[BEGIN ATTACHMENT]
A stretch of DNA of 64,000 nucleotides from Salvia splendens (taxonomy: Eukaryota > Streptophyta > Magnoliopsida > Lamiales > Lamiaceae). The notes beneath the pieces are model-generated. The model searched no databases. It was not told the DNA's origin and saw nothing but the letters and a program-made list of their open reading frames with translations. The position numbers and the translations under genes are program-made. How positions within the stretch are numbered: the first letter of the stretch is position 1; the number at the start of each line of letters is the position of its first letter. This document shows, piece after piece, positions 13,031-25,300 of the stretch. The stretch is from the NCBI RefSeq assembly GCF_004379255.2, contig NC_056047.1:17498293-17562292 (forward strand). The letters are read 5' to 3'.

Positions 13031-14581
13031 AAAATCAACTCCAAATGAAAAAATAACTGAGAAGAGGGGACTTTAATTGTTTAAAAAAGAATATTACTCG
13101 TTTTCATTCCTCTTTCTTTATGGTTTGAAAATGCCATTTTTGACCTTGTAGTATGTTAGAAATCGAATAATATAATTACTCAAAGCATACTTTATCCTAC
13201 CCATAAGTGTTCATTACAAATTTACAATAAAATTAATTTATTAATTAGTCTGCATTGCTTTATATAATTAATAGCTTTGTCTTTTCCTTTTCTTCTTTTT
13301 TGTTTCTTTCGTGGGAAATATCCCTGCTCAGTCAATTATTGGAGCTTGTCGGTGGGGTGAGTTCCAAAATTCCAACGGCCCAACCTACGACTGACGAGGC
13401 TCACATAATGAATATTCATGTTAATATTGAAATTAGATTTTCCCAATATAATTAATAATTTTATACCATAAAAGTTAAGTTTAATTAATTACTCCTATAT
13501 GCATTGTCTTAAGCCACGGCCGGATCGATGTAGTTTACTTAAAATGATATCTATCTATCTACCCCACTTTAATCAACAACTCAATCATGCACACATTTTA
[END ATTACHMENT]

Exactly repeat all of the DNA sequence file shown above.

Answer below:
A stretch of DNA of 64,000 nucleotides from Salvia splendens (taxonomy: Eukaryota > Streptophyta > Magnoliopsida > Lamiales > Lamiaceae). The notes beneath the pieces are model-generated. The model searched no databases. It was not told the DNA's origin and saw nothing but the letters and a program-made list of their open reading frames with translations. The position numbers and the translations under genes are program-made. How positions within the stretch are numbered: the first letter of the stretch is position 1; the number at the start of each line of letters is the position of its first letter. This document shows, piece after piece, positions 13,031-25,300 of the stretch. The stretch is from the NCBI RefSeq assembly GCF_004379255.2, contig NC_056047.1:17498293-17562292 (forward strand). The letters are read 5' to 3'.

Positions 13031-14581
13031 AAAATCAACTCCAAATGAAAAAATAACTGAGAAGAGGGGACTTTAATTGTTTAAAAAAGAATATTACTCG
13101 TTTTCATTCCTCTTTCTTTATGGTTTGAAAATGCCATTTTTGACCTTGTAGTATGTTAGAAATCGAATAATATAATTACTCAAAGCATACTTTATCCTAC
13201 CCATAAGTGTTCATTACAAATTTACAATAAAATTAATTTATTAATTAGTCTGCATTGCTTTATATAATTAATAGCTTTGTCTTTTCCTTTTCTTCTTTTT
13301 TGTTTCTTTCGTGGGAAATATCCCTGCTCAGTCAATTATTGGAGCTTGTCGGTGGGGTGAGTTCCAAAATTCCAACGGCCCAACCTACGACTGACGAGGC
13401 TCACATAATGAATATTCATGTTAATATTGAAATTAGATTTTCCCAATATAATTAATAATTTTATACCATAAAAGTTAAGTTTAATTAATTACTCCTATAT
13501 GCATTGTCTTAAGCCACGGCCGGATCGATGTAGTTTACTTAAAATGATATCTATCTATCTACCCCACTTTAATCAACAACTCAATCATGCACACATTTTA